Caltrans typically pushes the “absolute” number (e.g., 14,000 hours here), but it’s more useful to normalize this to a 6% increase for the average drive time and then weight this tradeoff for against the sprawl and climate change impact of the extra freeway lane. Again, this CMCP is not a peer reviewed document, but reflect Caltrans “best shot”—likely to justify widening it already started.  So, it does not surprise that if resulting induced demand was understated for build options (1,2 & 3), VHD, VHT and VMT are likely understated relative to rail (CC) and TDM options. Thus, the benefits of HOT/HOV alternatives are likely overstated—meaning rail might be even a better investment.

Will YoloTD act to turn from advocacy to stewards of the public trust?

A substantial among to data questioning has surfaced about the road widening and transit option, and Caltrans method.

We will now see if  YoloTD board and staff have the courage to be more critical Caltrans data. Best practices would be for the board to hire an independent traffic expert—one not dependent on Caltrans for future work—to review Caltrans DEIR and CMCP before it is released. They should not depend on privately-funded environmental lawsuits to once again exposure Caltrans’ questionable methods.

The public should also ask of the  YoloTD board: Why have you already lawyered up?  Is this to defend Caltrans against private environmental law from group like ECOS does, that has time and again have forced locals to confront the inconvenient truth of Caltrans and invest in transit, or are these taxpayer-paid lawyers to protect the public interest in Yolo County from Caltrans’ questionable methods?

About The Author

Disclaimer: the views expressed by guest writers are strictly those of the author and may not reflect the views of the Vanguard, its editor, or its editorial board.

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  1. Walter Shwe

    Expanding mass transit is a public financial boondoggle. Republicans want to completely kill Amtrak. The vast majority of people have voted with their vehicles on this issue. They don’t want to be subjected to the constraints of mass transit time schedules and routes. I am not just talking about trains, but buses too. Regurgitation of this issue won’t change the facts regarding its unpopularity.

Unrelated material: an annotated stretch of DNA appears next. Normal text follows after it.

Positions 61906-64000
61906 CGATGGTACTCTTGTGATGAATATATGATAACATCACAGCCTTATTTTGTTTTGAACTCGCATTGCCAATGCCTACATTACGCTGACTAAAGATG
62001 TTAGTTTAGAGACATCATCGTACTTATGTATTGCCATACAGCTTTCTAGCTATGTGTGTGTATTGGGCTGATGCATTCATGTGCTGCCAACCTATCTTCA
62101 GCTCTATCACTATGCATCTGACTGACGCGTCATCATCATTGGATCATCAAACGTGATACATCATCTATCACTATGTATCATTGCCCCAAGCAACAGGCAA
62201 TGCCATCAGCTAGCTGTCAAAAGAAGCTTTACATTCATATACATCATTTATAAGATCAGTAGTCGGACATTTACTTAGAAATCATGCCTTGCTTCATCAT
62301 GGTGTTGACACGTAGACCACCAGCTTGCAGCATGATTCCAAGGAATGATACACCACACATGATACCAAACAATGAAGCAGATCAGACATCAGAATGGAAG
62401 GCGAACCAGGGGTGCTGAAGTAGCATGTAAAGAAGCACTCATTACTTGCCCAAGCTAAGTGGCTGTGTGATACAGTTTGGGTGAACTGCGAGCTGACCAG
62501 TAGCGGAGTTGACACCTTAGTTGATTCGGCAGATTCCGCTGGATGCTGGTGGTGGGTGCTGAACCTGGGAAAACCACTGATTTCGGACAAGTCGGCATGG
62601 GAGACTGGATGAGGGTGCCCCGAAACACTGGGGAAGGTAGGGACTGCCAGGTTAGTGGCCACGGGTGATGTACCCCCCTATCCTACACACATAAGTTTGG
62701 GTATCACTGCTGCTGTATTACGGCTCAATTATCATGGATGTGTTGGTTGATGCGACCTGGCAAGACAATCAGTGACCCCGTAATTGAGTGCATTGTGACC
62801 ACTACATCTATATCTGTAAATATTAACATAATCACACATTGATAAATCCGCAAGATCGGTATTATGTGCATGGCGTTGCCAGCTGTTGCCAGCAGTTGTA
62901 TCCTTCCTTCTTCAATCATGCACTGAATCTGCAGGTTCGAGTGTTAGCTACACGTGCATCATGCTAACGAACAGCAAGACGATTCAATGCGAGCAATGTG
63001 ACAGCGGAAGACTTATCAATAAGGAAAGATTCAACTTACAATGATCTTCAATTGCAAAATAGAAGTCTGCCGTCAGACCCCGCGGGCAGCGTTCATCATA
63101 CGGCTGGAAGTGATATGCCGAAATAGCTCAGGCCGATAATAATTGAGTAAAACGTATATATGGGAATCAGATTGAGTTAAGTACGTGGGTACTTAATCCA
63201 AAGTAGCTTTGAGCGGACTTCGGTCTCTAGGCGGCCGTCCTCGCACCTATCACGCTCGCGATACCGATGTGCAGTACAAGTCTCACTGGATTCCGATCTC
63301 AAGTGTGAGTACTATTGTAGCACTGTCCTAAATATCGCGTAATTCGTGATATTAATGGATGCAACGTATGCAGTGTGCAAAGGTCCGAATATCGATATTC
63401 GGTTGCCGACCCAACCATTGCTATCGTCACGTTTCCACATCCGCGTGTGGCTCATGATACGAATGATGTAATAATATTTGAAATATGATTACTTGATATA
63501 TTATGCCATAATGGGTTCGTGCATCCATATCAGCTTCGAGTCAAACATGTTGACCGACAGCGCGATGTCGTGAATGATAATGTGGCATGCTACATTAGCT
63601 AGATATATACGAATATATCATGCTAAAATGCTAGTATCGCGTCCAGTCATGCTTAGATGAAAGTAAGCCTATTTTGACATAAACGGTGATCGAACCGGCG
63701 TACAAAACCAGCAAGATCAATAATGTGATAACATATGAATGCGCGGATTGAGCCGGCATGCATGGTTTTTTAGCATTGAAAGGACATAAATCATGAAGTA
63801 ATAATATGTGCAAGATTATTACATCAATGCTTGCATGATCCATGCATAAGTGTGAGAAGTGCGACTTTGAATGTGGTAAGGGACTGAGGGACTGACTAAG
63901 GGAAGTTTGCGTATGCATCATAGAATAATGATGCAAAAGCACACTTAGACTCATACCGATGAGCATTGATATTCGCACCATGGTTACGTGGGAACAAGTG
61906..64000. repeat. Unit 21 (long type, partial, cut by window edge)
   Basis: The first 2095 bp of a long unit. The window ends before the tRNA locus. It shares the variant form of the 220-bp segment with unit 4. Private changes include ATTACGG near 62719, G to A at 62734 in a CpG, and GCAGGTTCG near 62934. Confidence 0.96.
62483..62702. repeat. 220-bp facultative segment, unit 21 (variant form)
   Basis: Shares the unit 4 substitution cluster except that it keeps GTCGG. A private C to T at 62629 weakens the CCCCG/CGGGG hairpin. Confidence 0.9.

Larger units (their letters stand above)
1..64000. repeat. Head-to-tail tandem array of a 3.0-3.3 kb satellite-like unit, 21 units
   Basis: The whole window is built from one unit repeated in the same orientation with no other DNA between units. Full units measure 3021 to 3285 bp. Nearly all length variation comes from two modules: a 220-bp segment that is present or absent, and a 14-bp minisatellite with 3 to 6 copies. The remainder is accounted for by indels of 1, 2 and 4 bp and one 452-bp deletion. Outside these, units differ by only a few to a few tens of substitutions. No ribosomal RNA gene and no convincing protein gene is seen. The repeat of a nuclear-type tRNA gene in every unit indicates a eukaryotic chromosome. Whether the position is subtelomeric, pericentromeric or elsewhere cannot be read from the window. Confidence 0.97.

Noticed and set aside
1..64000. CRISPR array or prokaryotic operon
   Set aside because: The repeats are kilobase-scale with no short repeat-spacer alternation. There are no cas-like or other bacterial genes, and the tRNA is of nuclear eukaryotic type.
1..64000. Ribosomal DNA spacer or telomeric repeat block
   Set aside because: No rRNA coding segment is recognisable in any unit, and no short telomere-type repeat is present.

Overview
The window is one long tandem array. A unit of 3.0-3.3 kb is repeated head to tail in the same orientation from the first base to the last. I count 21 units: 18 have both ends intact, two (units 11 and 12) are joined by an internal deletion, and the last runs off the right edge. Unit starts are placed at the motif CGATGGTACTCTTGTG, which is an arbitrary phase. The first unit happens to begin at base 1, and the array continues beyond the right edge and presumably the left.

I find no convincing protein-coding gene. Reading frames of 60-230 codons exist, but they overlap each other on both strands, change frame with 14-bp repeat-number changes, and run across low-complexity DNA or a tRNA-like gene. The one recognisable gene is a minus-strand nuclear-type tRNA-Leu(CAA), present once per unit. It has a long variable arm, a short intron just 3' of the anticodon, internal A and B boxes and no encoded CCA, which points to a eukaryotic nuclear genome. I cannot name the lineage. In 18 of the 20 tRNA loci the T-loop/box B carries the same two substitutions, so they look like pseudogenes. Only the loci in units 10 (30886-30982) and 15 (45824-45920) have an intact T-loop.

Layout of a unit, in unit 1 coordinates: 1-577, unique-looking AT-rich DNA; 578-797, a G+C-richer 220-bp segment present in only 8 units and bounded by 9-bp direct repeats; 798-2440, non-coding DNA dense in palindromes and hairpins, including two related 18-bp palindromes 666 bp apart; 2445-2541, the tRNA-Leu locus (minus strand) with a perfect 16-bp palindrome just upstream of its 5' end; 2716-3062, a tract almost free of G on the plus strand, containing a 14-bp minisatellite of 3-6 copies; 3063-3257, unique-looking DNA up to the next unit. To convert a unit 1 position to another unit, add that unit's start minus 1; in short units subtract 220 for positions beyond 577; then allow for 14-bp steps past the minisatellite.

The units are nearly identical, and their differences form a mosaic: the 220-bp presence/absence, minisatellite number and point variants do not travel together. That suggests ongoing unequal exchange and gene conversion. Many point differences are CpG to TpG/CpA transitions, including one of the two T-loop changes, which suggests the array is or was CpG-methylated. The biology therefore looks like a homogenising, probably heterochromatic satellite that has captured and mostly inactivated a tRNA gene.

1. Walter Shwe

        I guess you would rather spend vast amounts of funds on transportation systems that relatively few will actually use. Americans by overwhelming margins have decided to drive their own vehicles or fly instead of utilizing alternatives such as Amtrak, BART and light rail. In other words it’s not even close. 

      1. Keith Olsen

        It wasn’t Republicans that pushed for the Bullet Train to Nowhere.  It’s been a total disaster and waste of near $100 billion.

        And how haven’t the Republicans abided by the vote?  What are you even talking about?  It’s still getting at least somewhat built.

          1. David Greenwald

            Not really. A reasonable alternative to freeway expansion would have been a connection of BART to Sacramento Light Rail. You raised the bullet train as a red herring. There’s a difference and you know it.

      1. Walter Shwe

        Then you and other Republicans really don’t respect the will of voters. Republicans are rigging elections so they always come out in their favor. In 2020 Republicans were caught doing just that in multiple states.

        1. Keith Olsen

          What are you talking about?  The Bullet Train to Nowhere already won approval in an election.  How does rigging have anything to do with it?  But if you took a poll most voters no longer approve of the Bullet Train.

  2. Richard McCann

    What we really need to know to assess the alternatives is an understanding of the purposes of the trips being made across the I-80 corridor on the stretch from Fairfield to Sacramento. I understand that the worst commute traffic is actually eastbound from Sacramento to Davis, not the other way around. (Possibly created by the lack of housing for the missing middle market that serves employees of many businesses in Davis.) As for west bound, we’re all familiar with the Thursday/Friday afternoon backup that appears to be created by Tahoe traffic. But these observations are really anecdotal. We need to know more detail about these situations so we can target the appropriate solutions. Transit is a viable solution for those who make frequent repeated trips on the same route and can understand the system quickly and easily. It is not viable for tourism (except in dense cities) or infrequent long trips to recreation areas.